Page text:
Question about applied dial markers
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  1. #1
    Member TorzJohnson's Avatar
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    Question about applied dial markers

    About 20 years ago I had a Seiko watch that had applied dial markers, little metal widgets. After a few years one of the markers fell off, and wedged itself between the hands somehow. I took it in for service, and after about 2 months (and more money than it should have cost), I got it back fixed. After a few more months, another marker fell off. I just tossed the watch after that. This watch was not a cheapo, it would be about $300 in 2009 dollars.

    So fast forward to today, and I'm looking to make my first automatic watch purchase in the near future and will be willing to pay a goodly amount to get a high quality watch. But one of the front-runners in my choices has rather prominent applied dial markers (it's the Ball Cleveland Express).

    Could those of you with a lot of experience in the watch world reassure me a little? I'd love to get this watch, but I worry about those markers. Is it a pretty rare occurrence to have them fall off?

  2. #2
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    Re: Question about applied dial markers

    I'd think that any type of glue is bound to degrade to some extent over time, but adhesives have probably improved enough over the past 20 years that it should not be an issue. Also, any watch with a screw down crown should do a better job at keeping out moisture and anything else that could work against the integrity of the bond. My oldest watch (about 15 years old) has applied markers, and I have not had a problem.

  3. #3
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    Re: Question about applied dial markers

    I'll try.

    For the most part, those markers should not come off unless the watch gets subjected to some rather harsh bumps or shocks. And I'd bet that Ball would fix the problem for you for free if it happened, unless the watch was clearly the victim of abuse.


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  5. #4
    Member Hansch99's Avatar
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    Re: Question about applied dial markers

    That happened to me with a Swiss Army watch once--the shield emblem came off and wedged the second hand. I got it fixed for free, so it was no big deal. I've never heard of that happening to more expensive watches, but you never know.

  6. #5
    Member TorzJohnson's Avatar
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    Re: Question about applied dial markers

    Thanks for the replies so far.

    Y'know, looking at close up pics of the Cleveland Express, the markers look like they're standing off the face of the watch. Maybe they have them on little rivets or something?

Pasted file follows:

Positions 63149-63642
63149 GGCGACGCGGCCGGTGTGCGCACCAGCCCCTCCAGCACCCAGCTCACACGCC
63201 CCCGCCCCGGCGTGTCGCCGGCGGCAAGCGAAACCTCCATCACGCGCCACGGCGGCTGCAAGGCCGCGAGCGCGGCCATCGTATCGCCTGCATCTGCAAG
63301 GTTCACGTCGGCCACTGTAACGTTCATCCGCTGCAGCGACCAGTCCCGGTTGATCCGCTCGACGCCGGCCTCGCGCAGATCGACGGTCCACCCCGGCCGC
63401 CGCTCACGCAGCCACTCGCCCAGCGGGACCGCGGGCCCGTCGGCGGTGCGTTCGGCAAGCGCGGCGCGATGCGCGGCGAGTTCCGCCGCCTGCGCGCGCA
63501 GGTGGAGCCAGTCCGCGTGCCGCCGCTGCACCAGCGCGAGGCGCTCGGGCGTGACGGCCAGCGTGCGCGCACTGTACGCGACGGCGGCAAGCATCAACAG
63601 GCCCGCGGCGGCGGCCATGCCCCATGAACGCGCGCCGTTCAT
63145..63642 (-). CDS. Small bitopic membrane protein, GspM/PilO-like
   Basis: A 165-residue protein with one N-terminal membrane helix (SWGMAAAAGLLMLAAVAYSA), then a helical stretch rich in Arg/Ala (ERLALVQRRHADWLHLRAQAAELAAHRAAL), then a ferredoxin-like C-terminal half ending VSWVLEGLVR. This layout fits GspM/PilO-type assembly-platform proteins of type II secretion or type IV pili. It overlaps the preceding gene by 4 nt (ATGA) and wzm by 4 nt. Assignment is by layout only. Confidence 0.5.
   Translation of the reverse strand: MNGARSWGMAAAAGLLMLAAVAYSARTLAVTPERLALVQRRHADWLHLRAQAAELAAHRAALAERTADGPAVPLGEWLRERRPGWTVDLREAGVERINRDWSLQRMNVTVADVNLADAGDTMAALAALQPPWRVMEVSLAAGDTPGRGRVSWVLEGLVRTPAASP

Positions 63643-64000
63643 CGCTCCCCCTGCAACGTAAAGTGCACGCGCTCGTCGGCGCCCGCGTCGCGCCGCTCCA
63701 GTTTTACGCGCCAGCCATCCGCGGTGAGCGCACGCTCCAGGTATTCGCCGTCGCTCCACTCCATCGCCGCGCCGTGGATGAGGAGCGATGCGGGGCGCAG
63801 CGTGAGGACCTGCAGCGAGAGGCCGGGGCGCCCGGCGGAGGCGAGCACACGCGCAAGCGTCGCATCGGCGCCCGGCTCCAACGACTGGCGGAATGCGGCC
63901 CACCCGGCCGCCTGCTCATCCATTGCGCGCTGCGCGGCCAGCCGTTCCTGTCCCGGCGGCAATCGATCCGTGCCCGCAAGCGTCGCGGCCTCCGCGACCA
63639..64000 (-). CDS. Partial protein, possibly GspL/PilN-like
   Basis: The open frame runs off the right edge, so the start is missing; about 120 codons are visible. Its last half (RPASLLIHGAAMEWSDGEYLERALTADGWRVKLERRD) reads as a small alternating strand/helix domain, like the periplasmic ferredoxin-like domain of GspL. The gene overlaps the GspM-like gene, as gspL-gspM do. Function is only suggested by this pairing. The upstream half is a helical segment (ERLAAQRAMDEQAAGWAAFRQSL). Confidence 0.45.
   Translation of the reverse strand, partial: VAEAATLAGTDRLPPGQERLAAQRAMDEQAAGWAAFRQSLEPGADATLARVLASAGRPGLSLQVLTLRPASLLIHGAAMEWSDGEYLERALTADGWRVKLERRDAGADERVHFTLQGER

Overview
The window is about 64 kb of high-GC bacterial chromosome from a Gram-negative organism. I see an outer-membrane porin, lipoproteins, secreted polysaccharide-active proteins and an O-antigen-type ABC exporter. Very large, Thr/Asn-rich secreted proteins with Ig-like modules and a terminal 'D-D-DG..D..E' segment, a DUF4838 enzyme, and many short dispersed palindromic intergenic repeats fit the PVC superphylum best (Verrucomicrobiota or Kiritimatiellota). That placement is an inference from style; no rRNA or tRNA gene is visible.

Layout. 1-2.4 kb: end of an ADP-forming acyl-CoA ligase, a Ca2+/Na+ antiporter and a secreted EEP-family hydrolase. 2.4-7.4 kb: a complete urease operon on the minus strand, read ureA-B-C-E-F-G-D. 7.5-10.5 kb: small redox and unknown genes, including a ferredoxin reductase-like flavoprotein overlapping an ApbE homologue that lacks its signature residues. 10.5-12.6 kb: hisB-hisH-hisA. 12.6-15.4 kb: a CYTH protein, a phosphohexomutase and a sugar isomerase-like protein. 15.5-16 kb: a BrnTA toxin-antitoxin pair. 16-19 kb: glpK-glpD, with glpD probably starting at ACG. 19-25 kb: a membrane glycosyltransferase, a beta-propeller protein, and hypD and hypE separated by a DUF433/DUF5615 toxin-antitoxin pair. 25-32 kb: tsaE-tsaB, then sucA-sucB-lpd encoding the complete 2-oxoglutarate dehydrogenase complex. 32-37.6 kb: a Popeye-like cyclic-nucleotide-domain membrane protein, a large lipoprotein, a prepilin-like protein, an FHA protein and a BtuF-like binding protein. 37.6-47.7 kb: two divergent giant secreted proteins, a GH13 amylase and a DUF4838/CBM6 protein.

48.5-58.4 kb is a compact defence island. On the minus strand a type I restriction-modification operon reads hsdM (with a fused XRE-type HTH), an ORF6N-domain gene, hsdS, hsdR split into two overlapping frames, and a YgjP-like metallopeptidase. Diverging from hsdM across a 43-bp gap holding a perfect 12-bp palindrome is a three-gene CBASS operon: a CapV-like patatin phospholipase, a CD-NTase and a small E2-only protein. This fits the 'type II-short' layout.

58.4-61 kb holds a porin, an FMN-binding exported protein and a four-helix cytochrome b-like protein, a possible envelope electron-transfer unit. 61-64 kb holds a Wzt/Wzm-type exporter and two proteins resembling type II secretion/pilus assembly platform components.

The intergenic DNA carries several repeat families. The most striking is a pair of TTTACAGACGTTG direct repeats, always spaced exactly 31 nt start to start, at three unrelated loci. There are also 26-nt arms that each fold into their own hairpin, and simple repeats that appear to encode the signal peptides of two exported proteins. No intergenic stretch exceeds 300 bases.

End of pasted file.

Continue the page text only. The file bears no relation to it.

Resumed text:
7. #6
    Moderator Public Forum John MS's Avatar
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    Re: Question about applied dial markers

    Quote Originally Posted by TorzJohnson View Post
    About 20 years ago I had a Seiko watch that had applied dial markers, little metal widgets. After a few years one of the markers fell off, and wedged itself between the hands somehow. I took it in for service, and after about 2 months (and more money than it should have cost), I got it back fixed. After a few more months, another marker fell off. I just tossed the watch after that. This watch was not a cheapo, it would be about $300 in 2009 dollars.

    So fast forward to today, and I'm looking to make my first automatic watch purchase in the near future and will be willing to pay a goodly amount to get a high quality watch. But one of the front-runners in my choices has rather prominent applied dial markers (it's the Ball Cleveland Express).

    Could those of you with a lot of experience in the watch world reassure me a little? I'd love to get this watch, but I worry about those markers. Is it a pretty rare occurrence to have them fall off?
    I have watches applied markers that date back to the 1920's and have not had a single marker fall off. Within the collection is a 1968 Seiko Lord Matic and 1979 Seiko King Quartz both of which have applied markers.

    I think there is a Ball watch forum, so you might ask there.

  8. #7
    Member Erik_H's Avatar
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    Re: Question about applied dial markers

    Quote Originally Posted by John MS View Post
    I have watches applied markers that date back to the 1920's and have not had a single marker fall off.
    Applied markers and numbers were re-invented by the Gruen Watch Company in the early 20th century. They took the idea from very old clocks. At that time (1900+) almost all watches were having enamel dials with painted numerals, but by the 1930'ies almost all watch manufacturers used applied markers. Gruen never patented this though.
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